Commerce & Industry Minister Suresh Prabhu said that India will keep pushing for resolution of long-pending issues at the World Trade Organisation (WTO) such as farm subsidies and food security but would also be open to new issues being addressed.

“We cannot forget the issues that have been put on the table with an agreement of all the countries and those issues need to be taken into account... At the same time, we cannot just forget inclusion of new issues. So, we must find out a proper substantive agenda which will be encompassing all these important elements,” Prabhu said speaking at the conference ‘Strategic Alliance for WTO and Trade Remedies Law and Practice, organised by FICCI and Lakshmikumaran & Sridharan.

India, and a number of other developing countries, have been pushing for a permanent solution to the problem of food procurement subsidies to ensure that members don’t get penalised in case such subsidies over-shoot the existing caps. These countries have been demanding that either the caps on these subsidies be removed or the method for calculating the subsidies be changed and linked to the present market prices.

Several developed countries, such as the US, the EU, Australia and New Zealand, have been making a case for inclusion of issues such as e-commerce, investments and gender in the multilateral agenda. India has so far been opposing these attempts and is not part of the plurilateral groups that have been formed to discuss these issues.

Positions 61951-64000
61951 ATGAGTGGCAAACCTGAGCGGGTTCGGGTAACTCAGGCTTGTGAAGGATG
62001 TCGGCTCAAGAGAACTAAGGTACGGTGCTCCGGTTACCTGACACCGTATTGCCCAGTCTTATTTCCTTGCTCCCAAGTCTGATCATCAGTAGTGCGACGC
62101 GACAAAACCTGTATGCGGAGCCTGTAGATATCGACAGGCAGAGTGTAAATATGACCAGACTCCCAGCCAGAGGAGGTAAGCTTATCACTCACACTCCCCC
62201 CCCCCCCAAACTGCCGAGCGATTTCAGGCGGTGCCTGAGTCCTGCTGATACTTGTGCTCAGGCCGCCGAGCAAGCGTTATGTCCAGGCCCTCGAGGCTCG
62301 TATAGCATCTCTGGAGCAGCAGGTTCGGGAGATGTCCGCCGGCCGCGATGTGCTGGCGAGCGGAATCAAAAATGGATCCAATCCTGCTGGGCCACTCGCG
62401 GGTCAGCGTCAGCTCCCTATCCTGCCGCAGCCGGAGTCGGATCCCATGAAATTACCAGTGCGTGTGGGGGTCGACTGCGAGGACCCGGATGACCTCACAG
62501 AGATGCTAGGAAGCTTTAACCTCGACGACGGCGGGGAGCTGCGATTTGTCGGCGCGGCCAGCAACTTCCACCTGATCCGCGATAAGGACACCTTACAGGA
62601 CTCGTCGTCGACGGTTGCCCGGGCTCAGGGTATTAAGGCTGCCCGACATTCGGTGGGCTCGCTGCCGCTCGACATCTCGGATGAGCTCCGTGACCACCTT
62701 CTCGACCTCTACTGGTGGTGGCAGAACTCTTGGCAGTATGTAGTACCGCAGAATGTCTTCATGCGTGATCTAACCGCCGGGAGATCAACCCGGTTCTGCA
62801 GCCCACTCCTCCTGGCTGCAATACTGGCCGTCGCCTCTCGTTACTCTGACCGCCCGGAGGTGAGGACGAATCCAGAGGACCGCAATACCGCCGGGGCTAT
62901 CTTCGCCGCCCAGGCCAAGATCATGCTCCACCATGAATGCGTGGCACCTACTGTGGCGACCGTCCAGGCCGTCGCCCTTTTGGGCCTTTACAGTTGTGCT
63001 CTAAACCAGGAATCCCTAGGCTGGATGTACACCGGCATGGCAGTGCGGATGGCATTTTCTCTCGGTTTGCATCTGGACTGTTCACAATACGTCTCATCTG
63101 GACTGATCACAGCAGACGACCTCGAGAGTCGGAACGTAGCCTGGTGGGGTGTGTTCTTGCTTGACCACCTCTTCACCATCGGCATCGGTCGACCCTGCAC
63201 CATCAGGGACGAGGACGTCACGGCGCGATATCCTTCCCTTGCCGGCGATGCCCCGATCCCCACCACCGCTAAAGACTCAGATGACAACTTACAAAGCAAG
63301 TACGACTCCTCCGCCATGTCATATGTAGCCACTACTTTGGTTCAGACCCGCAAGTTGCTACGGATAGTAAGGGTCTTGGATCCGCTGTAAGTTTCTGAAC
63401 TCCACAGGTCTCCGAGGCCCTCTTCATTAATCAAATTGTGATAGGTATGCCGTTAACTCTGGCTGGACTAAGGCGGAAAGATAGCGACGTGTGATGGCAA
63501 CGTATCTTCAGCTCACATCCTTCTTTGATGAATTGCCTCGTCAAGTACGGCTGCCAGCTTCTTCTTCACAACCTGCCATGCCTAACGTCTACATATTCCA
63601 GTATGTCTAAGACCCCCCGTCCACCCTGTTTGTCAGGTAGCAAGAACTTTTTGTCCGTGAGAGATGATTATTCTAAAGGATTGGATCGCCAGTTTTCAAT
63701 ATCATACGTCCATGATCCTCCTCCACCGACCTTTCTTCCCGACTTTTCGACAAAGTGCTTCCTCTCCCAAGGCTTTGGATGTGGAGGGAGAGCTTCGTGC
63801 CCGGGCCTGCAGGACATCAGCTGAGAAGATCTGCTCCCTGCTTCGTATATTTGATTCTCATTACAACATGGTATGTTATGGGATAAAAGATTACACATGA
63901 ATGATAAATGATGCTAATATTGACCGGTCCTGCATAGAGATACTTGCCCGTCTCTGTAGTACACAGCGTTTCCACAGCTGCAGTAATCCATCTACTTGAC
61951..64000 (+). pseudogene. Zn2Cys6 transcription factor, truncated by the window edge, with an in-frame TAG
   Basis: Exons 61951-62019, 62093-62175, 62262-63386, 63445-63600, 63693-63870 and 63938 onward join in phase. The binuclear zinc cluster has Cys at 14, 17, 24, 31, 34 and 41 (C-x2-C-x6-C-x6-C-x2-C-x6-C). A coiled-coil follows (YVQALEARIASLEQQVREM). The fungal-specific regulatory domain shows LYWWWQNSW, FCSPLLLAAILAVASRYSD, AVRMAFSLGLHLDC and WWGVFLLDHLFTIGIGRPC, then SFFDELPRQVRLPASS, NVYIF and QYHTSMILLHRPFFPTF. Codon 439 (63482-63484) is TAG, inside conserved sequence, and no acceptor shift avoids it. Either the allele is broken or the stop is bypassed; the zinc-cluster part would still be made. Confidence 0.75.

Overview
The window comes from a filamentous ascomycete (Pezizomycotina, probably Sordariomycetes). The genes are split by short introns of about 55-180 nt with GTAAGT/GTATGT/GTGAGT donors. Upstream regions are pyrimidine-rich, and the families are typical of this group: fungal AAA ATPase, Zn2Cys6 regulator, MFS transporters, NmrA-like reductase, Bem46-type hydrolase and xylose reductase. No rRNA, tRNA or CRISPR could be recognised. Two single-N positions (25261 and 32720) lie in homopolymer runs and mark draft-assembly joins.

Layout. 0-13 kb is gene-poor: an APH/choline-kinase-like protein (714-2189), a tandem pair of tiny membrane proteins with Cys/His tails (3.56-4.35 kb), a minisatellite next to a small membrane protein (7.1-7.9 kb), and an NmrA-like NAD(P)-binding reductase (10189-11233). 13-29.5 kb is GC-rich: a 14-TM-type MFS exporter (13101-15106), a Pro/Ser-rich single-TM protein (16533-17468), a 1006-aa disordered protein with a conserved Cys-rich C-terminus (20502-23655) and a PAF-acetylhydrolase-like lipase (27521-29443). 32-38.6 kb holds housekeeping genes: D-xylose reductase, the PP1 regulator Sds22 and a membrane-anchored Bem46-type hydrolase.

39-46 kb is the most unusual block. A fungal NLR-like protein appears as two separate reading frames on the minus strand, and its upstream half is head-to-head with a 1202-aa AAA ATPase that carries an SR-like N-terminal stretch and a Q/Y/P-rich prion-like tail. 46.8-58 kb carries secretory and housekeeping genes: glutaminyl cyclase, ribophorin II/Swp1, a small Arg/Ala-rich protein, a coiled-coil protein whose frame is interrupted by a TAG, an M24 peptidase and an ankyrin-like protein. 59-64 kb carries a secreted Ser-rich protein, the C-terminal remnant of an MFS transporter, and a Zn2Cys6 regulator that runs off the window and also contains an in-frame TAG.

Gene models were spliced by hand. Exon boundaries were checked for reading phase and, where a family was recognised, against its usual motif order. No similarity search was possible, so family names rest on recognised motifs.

Prabhu said that he had personally met 150 trade ministers from different countries to take a reformed WTO agenda forward. “I am getting a positive response from all concerned including the Director General of WTO in our endeavour to take all countries on-board”, he said.

The Commerce Minister added that expansion of global trade hinged on rules and processes determined by the WTO and unless global trade expanded, national economies will not benefit. It was, therefore, important that all substantive issues that had been agreed to at the launch of the Doha Round in 2001 and other trade rounds as well as new issues that have cropped up are addressed with a sense of urgency, he said.